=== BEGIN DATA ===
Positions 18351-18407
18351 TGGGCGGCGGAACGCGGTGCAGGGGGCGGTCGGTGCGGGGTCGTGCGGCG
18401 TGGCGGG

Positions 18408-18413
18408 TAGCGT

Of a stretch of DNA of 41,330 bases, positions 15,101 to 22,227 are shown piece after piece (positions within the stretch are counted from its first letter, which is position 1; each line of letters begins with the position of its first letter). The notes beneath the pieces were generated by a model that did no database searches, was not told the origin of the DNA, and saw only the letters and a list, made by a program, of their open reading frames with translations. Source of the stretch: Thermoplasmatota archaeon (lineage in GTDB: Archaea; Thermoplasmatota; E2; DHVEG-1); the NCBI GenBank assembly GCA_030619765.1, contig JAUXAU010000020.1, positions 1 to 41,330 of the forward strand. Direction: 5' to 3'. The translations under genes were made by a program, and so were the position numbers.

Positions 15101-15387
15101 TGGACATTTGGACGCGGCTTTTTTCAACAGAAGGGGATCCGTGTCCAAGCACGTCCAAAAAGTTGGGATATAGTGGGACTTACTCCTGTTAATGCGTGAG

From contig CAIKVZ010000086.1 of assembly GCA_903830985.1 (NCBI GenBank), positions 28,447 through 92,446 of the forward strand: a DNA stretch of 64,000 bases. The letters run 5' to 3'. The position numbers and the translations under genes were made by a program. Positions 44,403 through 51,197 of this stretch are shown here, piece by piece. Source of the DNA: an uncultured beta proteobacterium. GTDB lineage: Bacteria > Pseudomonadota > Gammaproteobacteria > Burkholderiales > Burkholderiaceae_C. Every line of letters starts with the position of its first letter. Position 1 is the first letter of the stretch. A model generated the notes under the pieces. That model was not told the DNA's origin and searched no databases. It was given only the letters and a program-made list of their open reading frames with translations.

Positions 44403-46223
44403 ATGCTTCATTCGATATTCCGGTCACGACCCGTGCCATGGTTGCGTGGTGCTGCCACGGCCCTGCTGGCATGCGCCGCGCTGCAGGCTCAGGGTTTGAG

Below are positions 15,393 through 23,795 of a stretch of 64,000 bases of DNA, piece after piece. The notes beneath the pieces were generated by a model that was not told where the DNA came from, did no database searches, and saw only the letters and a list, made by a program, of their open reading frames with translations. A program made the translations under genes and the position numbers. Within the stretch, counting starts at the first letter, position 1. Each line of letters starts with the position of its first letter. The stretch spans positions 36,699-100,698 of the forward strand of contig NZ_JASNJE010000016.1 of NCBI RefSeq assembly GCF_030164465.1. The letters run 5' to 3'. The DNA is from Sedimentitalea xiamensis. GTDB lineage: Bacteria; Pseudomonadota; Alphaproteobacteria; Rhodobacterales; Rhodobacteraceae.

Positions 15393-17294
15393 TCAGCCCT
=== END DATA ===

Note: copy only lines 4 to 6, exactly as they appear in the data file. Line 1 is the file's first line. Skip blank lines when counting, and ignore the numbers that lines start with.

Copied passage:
Positions 18408-18413
18408 TAGCGT

Of a stretch of DNA of 41,330 bases, positions 15,101 to 22,227 are shown piece after piece (positions within the stretch are counted from its first letter, which is position 1; each line of letters begins with the position of its first letter). The notes beneath the pieces were generated by a model that did no database searches, was not told the origin of the DNA, and saw only the letters and a list, made by a program, of their open reading frames with translations. Source of the stretch: Thermoplasmatota archaeon (lineage in GTDB: Archaea; Thermoplasmatota; E2; DHVEG-1); the NCBI GenBank assembly GCA_030619765.1, contig JAUXAU010000020.1, positions 1 to 41,330 of the forward strand. Direction: 5' to 3'. The translations under genes were made by a program, and so were the position numbers.